Trashing the fish won't stop the effort to clean up the...


September 01, 2001

Trashing the fish won't stop the effort to clean up the city

Allison Klein's lament about the vandalism of Trash Fish was indeed a sad story but should not be considered a reflection on our neighborhood residents, many of whom are in fact our greatest allies ("Vandals trash Trash Fish displayed in South Baltimore," Aug. 23).

We placed Trash Fish in a heavily trafficked (but also highly vulnerable) position to attract attention, knowing full well that it would likely be vandalized.

Vandalism is often perpetrated by individuals who do not live in, or who otherwise feel disenfranchised from, the affected community. We are less concerned about acts of vandalism than about providing alternative constructive activities for would-be vandals to engage in.

Further, we think it's important to note that for every individual who tried to break Trash Fish down there were many, many more South Baltimore residents ready to prop it up again.

We are a resilient lot and we are determined that this story will have a happy ending. Soon our mended Trash Fish will be given a new address strategically selected to serve as a permanent reminder to empower the next generation of South Baltimore's anti-litter advocates.

Geoff Mumford


The writer is a team leader for Keep South Baltimore Beautiful Hon Inc.

Freedom of religion is no excuse for discrimination

Gregory Kane accuses gay rights supporters of using "that handy b-word" [bigot] to silence the opposition ("Opposition to gay rights is not evidence of bigotry," Aug. 25).

I'm curious as to how Mr. Kane reckons that the torrent of mistruths, half-truths and outright lies about homosexuals and homosexuality coming from Tres Kerns and his followers amounts to silence. But I'm even more curious to know why the man who could call slavery in Africa for what it was, can't call prejudice toward homosexuals in America for what it is.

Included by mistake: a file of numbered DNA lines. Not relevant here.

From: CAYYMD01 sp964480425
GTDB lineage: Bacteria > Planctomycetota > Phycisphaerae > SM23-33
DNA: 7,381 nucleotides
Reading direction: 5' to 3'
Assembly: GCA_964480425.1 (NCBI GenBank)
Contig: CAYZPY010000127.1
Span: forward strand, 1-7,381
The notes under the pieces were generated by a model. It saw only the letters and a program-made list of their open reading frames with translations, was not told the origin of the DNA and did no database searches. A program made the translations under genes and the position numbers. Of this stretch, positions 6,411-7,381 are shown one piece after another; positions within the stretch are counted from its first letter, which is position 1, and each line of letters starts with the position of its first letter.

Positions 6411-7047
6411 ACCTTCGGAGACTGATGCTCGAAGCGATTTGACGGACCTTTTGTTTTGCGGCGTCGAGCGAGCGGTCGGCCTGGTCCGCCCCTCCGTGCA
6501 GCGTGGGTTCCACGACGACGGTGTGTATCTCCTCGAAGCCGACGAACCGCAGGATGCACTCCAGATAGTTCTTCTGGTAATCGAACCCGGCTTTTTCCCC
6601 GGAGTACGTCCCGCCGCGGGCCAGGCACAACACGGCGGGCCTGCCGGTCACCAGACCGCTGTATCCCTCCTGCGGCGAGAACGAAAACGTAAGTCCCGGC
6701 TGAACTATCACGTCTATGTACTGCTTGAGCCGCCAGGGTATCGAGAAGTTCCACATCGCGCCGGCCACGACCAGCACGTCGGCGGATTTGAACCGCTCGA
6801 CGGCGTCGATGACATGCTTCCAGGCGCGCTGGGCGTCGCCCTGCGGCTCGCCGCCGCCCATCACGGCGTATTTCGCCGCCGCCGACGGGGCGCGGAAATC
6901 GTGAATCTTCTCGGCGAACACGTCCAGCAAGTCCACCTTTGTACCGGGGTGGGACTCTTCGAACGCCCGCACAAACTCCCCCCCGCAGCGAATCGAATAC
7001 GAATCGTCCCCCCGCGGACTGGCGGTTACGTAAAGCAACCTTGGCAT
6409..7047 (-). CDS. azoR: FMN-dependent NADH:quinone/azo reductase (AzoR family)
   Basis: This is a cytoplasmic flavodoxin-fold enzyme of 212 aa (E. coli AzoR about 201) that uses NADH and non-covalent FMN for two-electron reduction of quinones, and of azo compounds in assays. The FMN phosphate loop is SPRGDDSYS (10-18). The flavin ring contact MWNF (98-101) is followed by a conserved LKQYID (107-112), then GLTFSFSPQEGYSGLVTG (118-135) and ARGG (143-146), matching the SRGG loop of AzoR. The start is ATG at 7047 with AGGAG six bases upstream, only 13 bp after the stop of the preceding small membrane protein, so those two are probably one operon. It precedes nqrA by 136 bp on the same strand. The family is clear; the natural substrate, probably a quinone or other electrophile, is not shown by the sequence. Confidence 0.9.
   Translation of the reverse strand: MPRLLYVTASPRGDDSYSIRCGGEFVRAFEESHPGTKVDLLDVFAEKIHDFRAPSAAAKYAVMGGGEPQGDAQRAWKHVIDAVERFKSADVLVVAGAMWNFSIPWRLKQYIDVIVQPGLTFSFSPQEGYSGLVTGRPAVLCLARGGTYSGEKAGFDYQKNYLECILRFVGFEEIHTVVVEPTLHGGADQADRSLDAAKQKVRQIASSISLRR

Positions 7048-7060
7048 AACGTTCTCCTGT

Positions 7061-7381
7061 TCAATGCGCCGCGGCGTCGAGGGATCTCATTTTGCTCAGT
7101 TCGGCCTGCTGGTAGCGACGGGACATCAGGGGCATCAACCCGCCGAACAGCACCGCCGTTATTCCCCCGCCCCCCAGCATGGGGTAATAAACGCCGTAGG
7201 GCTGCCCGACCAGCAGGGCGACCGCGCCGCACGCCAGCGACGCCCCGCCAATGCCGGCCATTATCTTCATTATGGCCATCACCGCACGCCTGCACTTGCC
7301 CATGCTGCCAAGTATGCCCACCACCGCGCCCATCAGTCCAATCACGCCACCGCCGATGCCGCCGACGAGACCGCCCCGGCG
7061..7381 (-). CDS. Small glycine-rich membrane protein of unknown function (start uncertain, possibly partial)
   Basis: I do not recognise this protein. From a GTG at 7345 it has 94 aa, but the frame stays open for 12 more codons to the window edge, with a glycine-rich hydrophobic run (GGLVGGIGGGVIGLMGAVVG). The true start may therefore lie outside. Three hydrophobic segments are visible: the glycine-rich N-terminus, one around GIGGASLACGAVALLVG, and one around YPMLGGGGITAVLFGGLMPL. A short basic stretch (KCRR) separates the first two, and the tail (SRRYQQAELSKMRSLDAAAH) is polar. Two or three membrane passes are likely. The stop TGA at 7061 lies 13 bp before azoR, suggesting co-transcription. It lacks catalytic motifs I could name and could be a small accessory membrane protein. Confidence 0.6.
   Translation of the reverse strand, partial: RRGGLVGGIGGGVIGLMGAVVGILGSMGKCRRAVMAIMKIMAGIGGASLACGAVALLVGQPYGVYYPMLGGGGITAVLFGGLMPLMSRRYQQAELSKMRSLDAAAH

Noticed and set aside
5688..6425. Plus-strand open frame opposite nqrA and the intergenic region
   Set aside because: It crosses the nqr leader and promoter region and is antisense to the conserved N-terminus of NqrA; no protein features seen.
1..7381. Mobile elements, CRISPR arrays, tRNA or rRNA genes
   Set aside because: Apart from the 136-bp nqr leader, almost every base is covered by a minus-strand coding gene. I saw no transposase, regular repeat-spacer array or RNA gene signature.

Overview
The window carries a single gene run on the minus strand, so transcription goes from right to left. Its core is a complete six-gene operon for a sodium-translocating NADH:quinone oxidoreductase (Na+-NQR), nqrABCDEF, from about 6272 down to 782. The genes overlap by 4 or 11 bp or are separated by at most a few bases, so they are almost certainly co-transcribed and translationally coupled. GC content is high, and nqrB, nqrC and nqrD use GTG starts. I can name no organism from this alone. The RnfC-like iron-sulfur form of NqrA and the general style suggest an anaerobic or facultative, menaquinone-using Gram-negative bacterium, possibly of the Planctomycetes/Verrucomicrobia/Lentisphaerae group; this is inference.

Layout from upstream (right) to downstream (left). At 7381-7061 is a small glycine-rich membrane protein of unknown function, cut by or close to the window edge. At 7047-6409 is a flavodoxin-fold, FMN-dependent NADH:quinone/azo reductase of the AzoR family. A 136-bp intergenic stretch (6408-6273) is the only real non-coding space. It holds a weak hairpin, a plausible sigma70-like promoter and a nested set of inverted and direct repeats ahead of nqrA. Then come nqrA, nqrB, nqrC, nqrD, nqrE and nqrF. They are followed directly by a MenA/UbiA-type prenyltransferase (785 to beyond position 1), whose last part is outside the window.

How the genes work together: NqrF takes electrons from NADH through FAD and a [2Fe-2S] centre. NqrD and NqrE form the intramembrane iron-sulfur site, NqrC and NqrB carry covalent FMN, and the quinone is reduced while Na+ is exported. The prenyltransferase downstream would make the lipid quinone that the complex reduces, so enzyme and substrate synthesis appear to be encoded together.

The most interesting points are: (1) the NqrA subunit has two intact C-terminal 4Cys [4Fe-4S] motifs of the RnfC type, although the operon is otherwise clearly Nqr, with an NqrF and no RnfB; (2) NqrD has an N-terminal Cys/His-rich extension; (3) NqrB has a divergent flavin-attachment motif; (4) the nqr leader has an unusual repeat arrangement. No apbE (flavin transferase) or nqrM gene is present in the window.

Mr. Kane cites four cases where, as he puts it, "religious freedom has run smack-dab up against gay rights." Yet in two of those cases, the courts ruled in favor of the churches and the others involved arguably secular activities.

Surely there have been cases where religious freedom has run smack-dab up against the rights of racial minorities and women. Yet Mr. Kane regards laws that protect them as "notable exceptions."

Why? I'll hazard a guess: Because those laws protect Mr. Kane and his family. Is Mr. Kane's point that opponents of gay rights aren't bigots, but hypocrites?

"Just how long do we want this list [of protected groups] to become?" Mr. Kane asks, as if civil rights are handed out on a first-come, first-served basis. The answer, of course, is: As long as it needs to be.

Bruce Garrett


Despite Gregory Kane's implication to the contrary, I have yet to hear a supporter of the gay rights law refer to jobs, homes, or access to public accommodations as "entitlements."

Those in favor of the law believe only that gays and lesbians should be on equal footing with other Marylanders in buying or renting a home, seeking employment, or using public accommodations.

It makes no difference if these are "civil rights"; the Constitution guarantees equal protection of the laws to all people.

As long as gays and lesbians suffer discrimination under the guise of religious freedom, they are denied their constitutional right to equal protection.

Jenny Gresock


Bush tax cuts hurt families as they starve the treasury

President Bush has managed in only six months to drive our country to the brink of bankruptcy with his reckless tax cut ("U.S. may tap Social Security," Aug. 28). Ronald Reagan did the same thing in the 1980s, but it took him more than two years to do it.

If I, as a corporate chairman, had done the same to my company, I would have been unceremoniously dumped by my board of directors.

The tax cut is designed primarily to benefit the wealthiest families. It will hurt average families by depleting public funds from government programs devoted to improving the health and education of our children, providing prescription drug benefits for our elderly, protecting our natural resources, cleaning our air and water, furthering medical research and repairing our crumbling infrastructure.

Jack Kinstlinger


Can stem cells be used to improve humanity?

Stem cells, embryos, etc. mean nothing to me - a high school dropout.

My concern about them is simple: Will they be used to make better people?

B.J. Small


Don't alienate state's hunters in effort to save open space

I was glad to finally see some readers' opinions regarding the changing of the guard at the Maryland Department of Natural Resources (DNR) and Gov. Parris N. Glendening's moves toward further limits on deer hunting ("Policy on hunting must be based on ecological principles," letters, Aug. 19).

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